Debt Ceiling Brinksmanship
Bob Runs the Numbers, Episode 11
The US debt ceiling is a pretty unique thing — very few other countries have something similar to our debt ceiling — and brings nothing to the strength of our country but provides plenty of opportunity for reckless bad-faith politicians to threaten the American economy. This sporadic brinksmanship — which never used to happen — is becoming more common in this millennium.
The Debt Ceiling Fight: WTF, Dude?
On the surface, what a bizarre concept: first, the House of Representatives votes to commit to spending money on something; then, some indefinite amount of time later, the House of Representatives votes to go ahead and keep paying what we promised to pay.
This sometimes turns into dangerous brinksmanship.
What “Normally” Happens
Raising the debt ceiling is usually a run-of-the-mill part of the business of running the country. It’s so tedious it historically hasn’t even been newsworthy. Let’s check out the last twenty-something years of debt ceiling raises.
It’s only recently, and with very specific balances of power, that there has been drama.
“Bu-bu-but Both Sides”
A lot of times, the “but both sides do it” argument is used to defend unpopular, unethical, illegal, or plain old stupid behavior.
A lot of times it’s even true! The process of building debt is certainly bipartisan! American debt grows nearly every year. (The only exception in the last several generations is a brief couple of years late in the Clinton administration.) It’s easy to eyeball debt growth with FRED’s surplus/deficit chart.
But back to debt ceiling fights. How partisan are these manufactured crises? These periodic votes to pay the debt we’ve already accrued? There’s nothing “but both sides” about ’em.
Let’s have another look at all the debt ceiling votes this millennium. Over a couple of decades we’ve had a healthy mix of Democrats and Republicans controlling the White House and the House of Representatives. What are the scenarios where the House of Representatives raises the drama level and engages in brinksmanship?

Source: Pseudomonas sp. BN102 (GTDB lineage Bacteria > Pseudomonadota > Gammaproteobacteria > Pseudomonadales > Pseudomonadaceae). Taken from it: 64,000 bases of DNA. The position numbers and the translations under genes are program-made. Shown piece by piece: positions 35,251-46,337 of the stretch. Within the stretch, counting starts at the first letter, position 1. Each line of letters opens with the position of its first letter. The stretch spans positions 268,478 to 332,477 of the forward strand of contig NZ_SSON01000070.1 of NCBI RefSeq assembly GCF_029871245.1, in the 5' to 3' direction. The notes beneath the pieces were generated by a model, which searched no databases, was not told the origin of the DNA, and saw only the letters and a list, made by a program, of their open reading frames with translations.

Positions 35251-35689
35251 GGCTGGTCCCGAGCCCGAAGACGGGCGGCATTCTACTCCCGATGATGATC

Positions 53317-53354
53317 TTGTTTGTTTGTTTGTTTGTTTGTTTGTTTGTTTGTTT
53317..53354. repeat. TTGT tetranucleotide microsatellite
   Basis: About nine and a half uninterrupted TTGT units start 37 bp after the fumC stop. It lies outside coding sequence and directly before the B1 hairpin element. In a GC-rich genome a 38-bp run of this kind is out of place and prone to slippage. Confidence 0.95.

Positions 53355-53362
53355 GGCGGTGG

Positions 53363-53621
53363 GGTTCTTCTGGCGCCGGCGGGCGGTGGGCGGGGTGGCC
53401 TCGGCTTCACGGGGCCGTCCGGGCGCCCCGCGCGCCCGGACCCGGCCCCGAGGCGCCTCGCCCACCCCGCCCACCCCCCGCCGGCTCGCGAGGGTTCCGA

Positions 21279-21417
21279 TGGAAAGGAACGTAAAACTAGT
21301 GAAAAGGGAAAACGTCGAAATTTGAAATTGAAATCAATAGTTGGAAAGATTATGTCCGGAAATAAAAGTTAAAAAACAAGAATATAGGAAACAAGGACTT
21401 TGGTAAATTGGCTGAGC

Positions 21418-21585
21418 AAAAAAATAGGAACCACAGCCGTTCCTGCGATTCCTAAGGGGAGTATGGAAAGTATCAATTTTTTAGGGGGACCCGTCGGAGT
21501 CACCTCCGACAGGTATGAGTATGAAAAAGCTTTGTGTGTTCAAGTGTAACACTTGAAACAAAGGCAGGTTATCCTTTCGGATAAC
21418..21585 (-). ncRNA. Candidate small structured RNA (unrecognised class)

Hmmm. There’s one permutation that jumps out. A Democratic House of Representatives never jumps into debt ceiling brinksmanship. A Republican House quietly raises the debt ceiling when the White House is occupied by a fellow Republican. But if holding the American economy hostage has the chance of damaging a political opponent, the GOP is all in. (Actually they’re not all in. They’re six-eighths in. Bob Runs the Numbers is nothing if not precise about the amount of in-ness the GOP is.)
What If You Ran Your Household This Way?
The brinksmanship we’ve seen 75% of the time that there’s a GOP HoR with a Dem WH wouldn’t work for personal financial decisions. How weird that anyone thinks it’s OK for government!
If you get a mortgage from a bank and, years later, out of the blue, decide you will stop paying your mortgage payment unless the bank stops loaning to your neighbor, then congratulations: you understand the brinksmanship of debt ceiling fights (and might even be a House Republican).
What About the Constitution?
As we’ve seen in 2011 (and are seeing in 2023), these debt ceiling fights aren’t innocuous Beltway disputes. They threaten the US defaulting on its debt. Such a default would be pretty bad. (Nobody knows how bad because the House of Representatives has, so far, eventually come through. But it does seem that the more someone knows about the issue, the more terrible they think the outcome would be. To me that’s not great.) Even just the threat of default harms the US economy. Sowing doubt about American debt hurts America.
The Fourteenth Amendment of the United States Constitution offers some thoughts about our national debt.
“The validity of the public debt of the United States … shall not be questioned.”
We’ve got one party that is flouting the Fourteenth Amendment. Tap-dancing with defaulting on the US national debt unconstitutionally jeopardizes the strength of our Union.
“The validity of the public debt of the United States shall not be questioned” says the Constitution.
“Fuck that” say Republicans.